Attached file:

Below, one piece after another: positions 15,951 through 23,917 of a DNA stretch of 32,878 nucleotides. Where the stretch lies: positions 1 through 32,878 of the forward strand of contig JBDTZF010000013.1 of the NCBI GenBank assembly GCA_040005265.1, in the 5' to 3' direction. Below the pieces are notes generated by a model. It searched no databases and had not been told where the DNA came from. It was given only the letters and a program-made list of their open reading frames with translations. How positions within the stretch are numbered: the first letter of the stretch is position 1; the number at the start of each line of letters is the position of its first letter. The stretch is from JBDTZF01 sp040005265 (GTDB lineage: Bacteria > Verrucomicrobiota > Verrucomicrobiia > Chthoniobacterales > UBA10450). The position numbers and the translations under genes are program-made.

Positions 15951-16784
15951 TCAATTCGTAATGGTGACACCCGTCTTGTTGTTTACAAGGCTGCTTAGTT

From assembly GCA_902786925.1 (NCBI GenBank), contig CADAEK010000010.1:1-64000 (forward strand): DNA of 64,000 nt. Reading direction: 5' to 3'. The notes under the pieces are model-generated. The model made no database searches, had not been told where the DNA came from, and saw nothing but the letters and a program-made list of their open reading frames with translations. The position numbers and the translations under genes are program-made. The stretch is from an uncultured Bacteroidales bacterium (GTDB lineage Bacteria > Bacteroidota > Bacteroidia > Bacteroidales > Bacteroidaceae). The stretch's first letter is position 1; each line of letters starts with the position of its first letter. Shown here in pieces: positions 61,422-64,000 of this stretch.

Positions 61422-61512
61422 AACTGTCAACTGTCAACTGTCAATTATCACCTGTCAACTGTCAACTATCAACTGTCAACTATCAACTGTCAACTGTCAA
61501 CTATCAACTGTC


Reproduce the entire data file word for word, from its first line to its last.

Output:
Below, one piece after another: positions 15,951 through 23,917 of a DNA stretch of 32,878 nucleotides. Where the stretch lies: positions 1 through 32,878 of the forward strand of contig JBDTZF010000013.1 of the NCBI GenBank assembly GCA_040005265.1, in the 5' to 3' direction. Below the pieces are notes generated by a model. It searched no databases and had not been told where the DNA came from. It was given only the letters and a program-made list of their open reading frames with translations. How positions within the stretch are numbered: the first letter of the stretch is position 1; the number at the start of each line of letters is the position of its first letter. The stretch is from JBDTZF01 sp040005265 (GTDB lineage: Bacteria > Verrucomicrobiota > Verrucomicrobiia > Chthoniobacterales > UBA10450). The position numbers and the translations under genes are program-made.

Positions 15951-16784
15951 TCAATTCGTAATGGTGACACCCGTCTTGTTGTTTACAAGGCTGCTTAGTT

From assembly GCA_902786925.1 (NCBI GenBank), contig CADAEK010000010.1:1-64000 (forward strand): DNA of 64,000 nt. Reading direction: 5' to 3'. The notes under the pieces are model-generated. The model made no database searches, had not been told where the DNA came from, and saw nothing but the letters and a program-made list of their open reading frames with translations. The position numbers and the translations under genes are program-made. The stretch is from an uncultured Bacteroidales bacterium (GTDB lineage Bacteria > Bacteroidota > Bacteroidia > Bacteroidales > Bacteroidaceae). The stretch's first letter is position 1; each line of letters starts with the position of its first letter. Shown here in pieces: positions 61,422-64,000 of this stretch.

Positions 61422-61512
61422 AACTGTCAACTGTCAACTGTCAATTATCACCTGTCAACTGTCAACTATCAACTGTCAACTATCAACTGTCAACTGTCAA
61501 CTATCAACTGTC